ONS requests are predicted to be ten times more frequent than DNS requests. Based on the GTM for DNS described above and as described in application Ser. No. 09/648,420, which is incorporated herein by reference, the system takes the same approach to load-balancing ONS requests. GTM for ONS monitors the health and load of ONS information servers at each POP location 701, 705, 707, worldwide and directs user requests to the server with the closest network proximity and with least load. For example, client A 702 would be directed to POP location 1 701 and client B 704 would be directed to POP location 2 705, in a typical situation.
RFID registration and management can provide an XML based interface and forms via RFID server 706. Manufacturers register their RFID and products into the RFID database 708. The interface includes authentication of the registers, verification of RFID ownership (interfacing to global EPC RFID number assignment), and detailed information about the products with the RFID. The interface provides both forms for manual input and APIs for automated RFID scanning input.
A life cycle manager on RFID server 706 takes care of RFID ownership transfer, and tracks the product history. When an ownership is transferred, the new owner makes a request to the life cycle manager on RFID server 706 for ownership transfer, which triggers an email to the old owner requesting release of ownership. The confirmation from the old owner will complete the ownership transfer. The life cycle manager on RFID server 706 maintains in the RFID database 708 all of the history for the product. This information can be used for product fraud verification, most likely with the owner's permission.
A search engine on RFID server 706 enables searching of the RFID database 708 for RFIDs, product names, categories, manufacturers, owners, prices, regions, searches on comparable products, etc.
DODC provides computing environments and resources for RFID applications (e.g., RFID supply-chain middleware) on demand. DODC for RFID allows RFID applications to run at locations close to the end users. DODC dynamically provisions and runs applications capable of handling unexpectedly heavy traffic without over the provisioning of servers at the front end.
A DODC server, Web cache server, load balancing server, load balancing manager, provisioning manager, billing manager, resource manager, image distribution manager, and an origin server may each be implemented on a computer system according to an embodiment of the invention.
Computer system 400 may be coupled via bus 402 to a display 412, such as a cathode ray tube (CRT), for displaying information to a computer user. An input device 414, including alphanumeric and other keys, is coupled to bus 402 for communicating information and command selections to processor 404. Another type of user input device is cursor control 416, such as a mouse, a trackball, or cursor direction keys for communicating direction information and command selections to processor 404 and for controlling cursor movement on display 412. This input device typically has two degrees of freedom in two axes, a first axis (e.g., x) and a second axis (e.g., y), that allows the device to specify positions in a plane.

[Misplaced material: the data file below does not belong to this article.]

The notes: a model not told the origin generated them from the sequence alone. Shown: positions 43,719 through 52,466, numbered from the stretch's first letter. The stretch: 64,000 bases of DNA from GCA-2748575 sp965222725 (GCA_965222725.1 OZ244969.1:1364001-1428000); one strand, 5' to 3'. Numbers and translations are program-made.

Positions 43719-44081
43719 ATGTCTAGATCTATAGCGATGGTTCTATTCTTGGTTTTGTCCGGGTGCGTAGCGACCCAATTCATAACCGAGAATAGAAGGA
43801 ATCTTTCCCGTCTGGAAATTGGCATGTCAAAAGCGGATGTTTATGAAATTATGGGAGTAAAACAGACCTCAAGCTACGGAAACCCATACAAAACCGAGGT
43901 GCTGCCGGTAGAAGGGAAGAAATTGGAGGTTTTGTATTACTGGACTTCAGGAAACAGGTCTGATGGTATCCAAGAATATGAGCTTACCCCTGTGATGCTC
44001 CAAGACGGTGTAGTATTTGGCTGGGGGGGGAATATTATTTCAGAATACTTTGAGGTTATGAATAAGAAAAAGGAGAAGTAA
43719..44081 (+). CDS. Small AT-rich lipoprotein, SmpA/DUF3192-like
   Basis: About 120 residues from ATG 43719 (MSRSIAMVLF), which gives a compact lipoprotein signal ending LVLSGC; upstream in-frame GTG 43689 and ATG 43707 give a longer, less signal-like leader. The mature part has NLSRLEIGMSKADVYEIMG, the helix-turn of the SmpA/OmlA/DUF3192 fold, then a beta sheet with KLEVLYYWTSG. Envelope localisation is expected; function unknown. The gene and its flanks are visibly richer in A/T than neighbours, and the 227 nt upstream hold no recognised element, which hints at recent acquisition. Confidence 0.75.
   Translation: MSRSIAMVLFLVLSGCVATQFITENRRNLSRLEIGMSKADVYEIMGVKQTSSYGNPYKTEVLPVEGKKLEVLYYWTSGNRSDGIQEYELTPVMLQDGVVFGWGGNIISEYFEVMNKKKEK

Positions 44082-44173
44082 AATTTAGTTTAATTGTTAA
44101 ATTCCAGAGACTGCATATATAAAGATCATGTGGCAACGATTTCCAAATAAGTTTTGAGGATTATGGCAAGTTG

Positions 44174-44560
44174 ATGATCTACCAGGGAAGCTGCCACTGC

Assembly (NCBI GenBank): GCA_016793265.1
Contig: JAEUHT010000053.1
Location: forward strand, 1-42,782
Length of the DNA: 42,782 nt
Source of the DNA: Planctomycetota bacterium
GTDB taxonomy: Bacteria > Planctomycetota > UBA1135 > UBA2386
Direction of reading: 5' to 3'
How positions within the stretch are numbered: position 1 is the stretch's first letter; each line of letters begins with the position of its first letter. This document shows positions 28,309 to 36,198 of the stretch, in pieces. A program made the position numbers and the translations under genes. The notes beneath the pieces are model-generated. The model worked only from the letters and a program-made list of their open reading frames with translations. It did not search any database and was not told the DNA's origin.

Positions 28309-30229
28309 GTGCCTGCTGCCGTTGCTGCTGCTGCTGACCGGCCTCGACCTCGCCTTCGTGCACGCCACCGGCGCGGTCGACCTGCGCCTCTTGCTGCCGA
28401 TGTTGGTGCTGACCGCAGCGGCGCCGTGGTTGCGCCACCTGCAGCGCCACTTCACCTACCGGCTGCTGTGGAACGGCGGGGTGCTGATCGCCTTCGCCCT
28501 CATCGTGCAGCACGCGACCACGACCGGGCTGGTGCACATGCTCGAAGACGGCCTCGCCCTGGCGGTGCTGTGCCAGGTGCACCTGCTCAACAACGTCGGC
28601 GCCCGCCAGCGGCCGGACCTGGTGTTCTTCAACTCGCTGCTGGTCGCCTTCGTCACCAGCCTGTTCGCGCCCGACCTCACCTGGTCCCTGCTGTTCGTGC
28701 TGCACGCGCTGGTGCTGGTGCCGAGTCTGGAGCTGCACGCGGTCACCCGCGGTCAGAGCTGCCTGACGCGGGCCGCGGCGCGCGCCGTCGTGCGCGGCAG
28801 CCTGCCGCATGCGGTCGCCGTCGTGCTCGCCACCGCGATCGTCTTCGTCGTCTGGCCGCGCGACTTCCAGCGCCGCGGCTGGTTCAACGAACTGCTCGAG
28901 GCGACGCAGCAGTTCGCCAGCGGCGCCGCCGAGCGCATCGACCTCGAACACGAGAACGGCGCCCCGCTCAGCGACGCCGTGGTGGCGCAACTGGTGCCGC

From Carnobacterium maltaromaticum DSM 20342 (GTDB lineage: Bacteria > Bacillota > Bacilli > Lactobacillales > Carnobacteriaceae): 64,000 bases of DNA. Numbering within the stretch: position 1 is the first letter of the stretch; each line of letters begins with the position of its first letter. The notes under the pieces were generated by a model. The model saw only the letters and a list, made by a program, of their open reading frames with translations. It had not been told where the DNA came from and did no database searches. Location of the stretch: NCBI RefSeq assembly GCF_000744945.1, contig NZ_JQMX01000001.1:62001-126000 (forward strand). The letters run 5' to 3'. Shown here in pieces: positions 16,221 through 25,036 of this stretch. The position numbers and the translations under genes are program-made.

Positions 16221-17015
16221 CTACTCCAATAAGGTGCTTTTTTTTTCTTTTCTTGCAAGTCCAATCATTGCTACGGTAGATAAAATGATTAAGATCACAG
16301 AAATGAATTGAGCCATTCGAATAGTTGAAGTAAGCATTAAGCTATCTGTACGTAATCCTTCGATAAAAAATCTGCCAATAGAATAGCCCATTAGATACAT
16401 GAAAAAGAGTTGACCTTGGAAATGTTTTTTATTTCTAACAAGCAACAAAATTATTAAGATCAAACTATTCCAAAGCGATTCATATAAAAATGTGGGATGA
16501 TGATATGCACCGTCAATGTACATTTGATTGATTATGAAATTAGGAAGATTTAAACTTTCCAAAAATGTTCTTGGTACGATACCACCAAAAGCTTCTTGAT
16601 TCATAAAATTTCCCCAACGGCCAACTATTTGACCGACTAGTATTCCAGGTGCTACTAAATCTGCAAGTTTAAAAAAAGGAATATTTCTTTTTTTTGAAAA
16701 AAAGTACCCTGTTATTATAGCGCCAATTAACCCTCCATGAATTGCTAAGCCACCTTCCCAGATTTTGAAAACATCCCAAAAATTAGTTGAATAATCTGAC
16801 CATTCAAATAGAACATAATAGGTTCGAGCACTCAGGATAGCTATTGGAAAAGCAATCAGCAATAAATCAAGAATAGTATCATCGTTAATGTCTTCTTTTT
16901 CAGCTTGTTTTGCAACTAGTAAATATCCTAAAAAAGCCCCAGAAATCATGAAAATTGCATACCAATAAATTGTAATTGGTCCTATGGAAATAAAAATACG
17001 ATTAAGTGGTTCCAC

The invention is related to the use of computer system 400 for implementing the techniques described herein. According to one embodiment of the invention, those techniques are performed by computer system 400 in response to processor 404 executing one or more sequences of one or more instructions contained in main memory 406. Such instructions may be read into main memory 406 from another machine-readable medium, such as storage device 410. Execution of the sequences of instructions contained in main memory 406 causes processor 404 to perform the process steps described herein. In alternative embodiments, hard-wired circuitry may be used in place of or in combination with software instructions to implement the invention. Thus, embodiments of the invention are not limited to any specific combination of hardware circuitry and software.
The term “machine-readable medium” as used herein refers to any medium that participates in providing data that causes a machine to operation in a specific fashion. In an embodiment implemented using computer system 400, various machine-readable media are involved, for example, in providing instructions to processor 404 for execution. Such a medium may take many forms, including but not limited to, non-volatile media, volatile media, and transmission media. Non-volatile media includes, for example, optical or magnetic disks, such as storage device 410. Volatile media includes dynamic memory, such as main memory 406. Transmission media includes coaxial cables, copper wire and fiber optics, including the wires that comprise bus 402. Transmission media can also take the form of acoustic or light waves, such as those generated during radio-wave and infra-red data communications.